Tag Archives | soil

From the Soil to the Sky: Thoughts on “Symphony of the Soil”

The soil, the raw Earth, the meat of our world that lays atop the bones… here is the vitality that underlays all life.

I recently watched the documentary “The Symphony of Soil,” which I will further embed below because it so impressed on me once again the importance – and the mystifying complexity – of the ground beneath our feet.

Soils are formed in a hundred different ways, all with their own chemical composition, and all with their own life. One facet of our massively complicated global ecosystem, each tiny portion so intimately vital to the other. Mycelial networks stretching hundreds of miles, bumping into other networks, forming this intricate dance like a natural Internet, the first Internet, transmitting details of weather patterns and other ecological “news” all through their spread. It is an overwhelming idea, a transcendent, beautiful idea –

And our system of global agriculture and capital is destroying it.… Read the rest

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Send in the Cows (or, How to Reverse Desertification, Build Soils, and Sequester Carbon)

In light of last week’s post highlighting our death march towards Peak Soil, it seems appropriate to look at how we can go about building (i.e. adding organic matter to) the damn thing.  Various permacultural methods exist that help build soil and heal the land, but the organic apple of this article’s eye is a technique known as “managed grazing.”  In the words of Joel Salatin, “Nothing builds soil like intensively managed grazing on grasslands.”

As noted, left to its own devices, it takes nature roughly 500 years to build just 2 centimeters (cm) of living soil.  When done properly, grazing – or, more specifically, management-intensive grazing – can more than double that rate in 50 years time.  Meanwhile, Salatin’s farm has been building one inch of topsoil annually (along with increasing their organic matter from 1.5 percent to 8 percent of soil content over the past 50 years).

“The critical thing to understand is that grazing can be done in a way that builds soil and heals the land, or it can be done in a way that destroys the land.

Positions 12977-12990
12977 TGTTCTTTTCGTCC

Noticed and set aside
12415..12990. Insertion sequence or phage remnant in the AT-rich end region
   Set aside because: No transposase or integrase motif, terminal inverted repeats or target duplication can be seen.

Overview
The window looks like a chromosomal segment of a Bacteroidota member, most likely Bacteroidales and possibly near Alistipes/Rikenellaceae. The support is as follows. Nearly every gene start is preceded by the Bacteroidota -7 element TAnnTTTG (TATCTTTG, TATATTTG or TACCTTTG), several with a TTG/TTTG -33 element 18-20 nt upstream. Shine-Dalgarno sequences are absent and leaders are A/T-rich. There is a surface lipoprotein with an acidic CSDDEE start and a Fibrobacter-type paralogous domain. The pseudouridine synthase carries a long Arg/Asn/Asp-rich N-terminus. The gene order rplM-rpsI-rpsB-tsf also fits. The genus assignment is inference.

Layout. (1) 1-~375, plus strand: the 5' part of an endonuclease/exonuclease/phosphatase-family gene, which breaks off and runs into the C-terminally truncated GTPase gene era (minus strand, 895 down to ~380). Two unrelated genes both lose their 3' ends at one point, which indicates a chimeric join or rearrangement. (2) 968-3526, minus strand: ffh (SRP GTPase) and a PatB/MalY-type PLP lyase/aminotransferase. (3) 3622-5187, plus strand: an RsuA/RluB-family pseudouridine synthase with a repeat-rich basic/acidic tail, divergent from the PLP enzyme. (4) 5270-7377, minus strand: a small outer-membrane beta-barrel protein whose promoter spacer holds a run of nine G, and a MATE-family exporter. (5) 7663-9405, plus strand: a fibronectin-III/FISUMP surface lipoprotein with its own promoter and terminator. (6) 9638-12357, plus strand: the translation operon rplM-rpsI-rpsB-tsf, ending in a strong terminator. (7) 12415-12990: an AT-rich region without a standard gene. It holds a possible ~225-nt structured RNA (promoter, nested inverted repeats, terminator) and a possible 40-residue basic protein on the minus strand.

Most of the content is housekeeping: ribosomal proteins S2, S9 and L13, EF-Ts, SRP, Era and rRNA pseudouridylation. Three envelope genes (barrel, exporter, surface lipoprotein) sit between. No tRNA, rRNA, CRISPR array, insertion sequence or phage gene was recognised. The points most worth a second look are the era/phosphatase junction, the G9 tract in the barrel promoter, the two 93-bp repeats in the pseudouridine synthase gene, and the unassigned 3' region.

Read the rest
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Peak Soil: Why Nutrition Is Disappearing From Our Food

Nitrogen cycle-caThe secret to good health may start with dirt says Monica Nickelsburg, writing for The Week:

The fountain of youth may be made of dirt.

So supposes Steve Solomon in The Intelligent Gardner: Growing Nutrient-Dense FoodHe asserts that most people could “live past age 100, die with all their original teeth, up to their final weeks, and this could all happen if only we fertilize all our food crops differently.” It’s a bold statement, but mounting evidence suggests that remineralization could be the definitive solution to our nutrient-light diet.

Concerns about the quality of our food tend to focus on the many evils of modern industrial farming, but 10,000 years of agriculture have created a more insidious problem. The minerals and phytonutrients historically derived from rich soil are diminishing in our produce and meat. It takes 500 years for nature to build two centimeters of living soil and only seconds for us to destroy it.

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Back To Eden

After years of back-breaking toil in ground ravaged by the effects of man-made growing systems, Paul Gautschi has discovered a taste of what God intended for mankind in the garden of Eden. Some of the vital issues facing agriculture today include soil preparation, fertilization, irrigation, weed control, pest control, crop rotation, and PH issues. None of these issues exist in the unaltered state of nature or in Paul's gardens and orchards. "Back to Eden" invites you to take a walk with Paul as he teaches you sustainable organic growing methods that are capable of being implemented in diverse climates around the world.
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Chemtrails and Monsanto’s New Aluminum Resistance Gene – Coincidence?

Barbara H. Peterson asks why Monsanto developed an aluminum resistance gene, at Farm Wars:
Monsanto is currently marketing an aluminum resistance gene. Here’s the spin, folks: Small-scale, resource-poor farmers in developing countries face daily stresses, including poor soils, drought, and lack of inputs. Ongoing trends such as climate change and population growth will likely exacerbate binding stresses. A new generation of genetically engineered (GE) crop research aims to alleviate these pressures through the improvement of subsistence crops—such as cassava, sorghum, and millet—that incorporate traits such as tolerance to drought, water, and aluminum in soils as well as plants with more efficient nitrogen and phosphorus use. (Source) Now, let’s take a look at journalist Michael Murphy’s research into chemtrails, geo-engineering, and the fact that extremely high levels of aluminum and barium are found in water, snow and soil, in areas shown to have heavy chemtrail patterns (three-part video):
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